This story was also the basis of a speculative article in the Independent under he title ‘FG rebels ‘in talks’ with Ganley as abortion law row escalates’
The article reads,
AMID growing discontent within the ranks of Fine Gael over the abortion issue, speculation is mounting that dissident members have been in talks with former Libertas leader Declan Ganley about forming a new party.

Earlier this week Fine Gael’s former leader John Bruton broke ranks with Fine Gael by personally stating that the Government’s proposed abortion legislation is contrary to the Constitution.

Fine Gael Junior Minister Lucinda Creighton also expressed opposition to her party’s plans to legislate for the X case and was preparing an alternative legislation which would exclude suicide as reason for abortion.

Speaking to the Sunday Independent, Mr Ganley said the abortion debate had the potential to be the issue that drives him back into politics.

“When you see huge promises being broken on ‘not one more cent to bondholders’ or on abortion, it puts it up there in the light that this needs to be addressed,” he said.

“There isn't two weeks that go by that there isn't some type of contact with somebody.

“There would be little point in doing it if you didn't have heavy calibre individuals involved.

“I'm not interested in ever going out there and making a symbolic stand. You need top drawer people and that takes time.” Speaking at a pro-life meeting organised by the Life Institute in the Red Cow Hotel in Dublin, Mr Ganley told activists that he was considering a return to politics.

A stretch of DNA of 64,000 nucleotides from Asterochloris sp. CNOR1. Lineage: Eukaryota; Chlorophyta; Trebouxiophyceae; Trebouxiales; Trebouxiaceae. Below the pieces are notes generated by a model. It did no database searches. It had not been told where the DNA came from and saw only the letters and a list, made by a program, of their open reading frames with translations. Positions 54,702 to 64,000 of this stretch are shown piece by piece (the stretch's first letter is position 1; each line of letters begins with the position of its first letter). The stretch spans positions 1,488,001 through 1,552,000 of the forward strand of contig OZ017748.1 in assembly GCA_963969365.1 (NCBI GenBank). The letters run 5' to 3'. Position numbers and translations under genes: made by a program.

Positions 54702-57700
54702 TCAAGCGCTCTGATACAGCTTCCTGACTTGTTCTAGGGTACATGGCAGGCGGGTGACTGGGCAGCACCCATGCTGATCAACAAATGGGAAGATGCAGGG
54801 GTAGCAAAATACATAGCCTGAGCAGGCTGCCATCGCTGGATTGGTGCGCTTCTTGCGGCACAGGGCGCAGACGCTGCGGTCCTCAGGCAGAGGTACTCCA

The businessman, who is staunchly pro-life, began his speech in front of around 50 Life Institute members by thanking Mr Bruton and Ms Creighton for opposing their party's stance on abortion legislation.

He said: “I would like to acknowledge the courage of John Bruton and Lucinda Creighton for taking on and tackling this issue within Fine Gael and rowing against what was becoming a little bit of a tide. I want to mark my admiration for the stand they both took.” The entrepreneur told those gathered that people cannot allow the State to begin “franchising lethal power” by putting individual life beyond the protection of due process and into the hands of private individuals and abortion clinics.

Life Institute director Niamh Ui Bhriain said her organisation had collected 30,000 pledges from members of the public who said they would never vote for Fine Gael again if the party voted through legislation for the X case.

A Fine Gael source said the party had been hearing rumours about potential parties being set up by Mr Ganley and former PD Michael McDowell for two years.

He said: “Both seem to want to get back into politics, but Ganley has never been elected and McDowell only won three out of six he contested.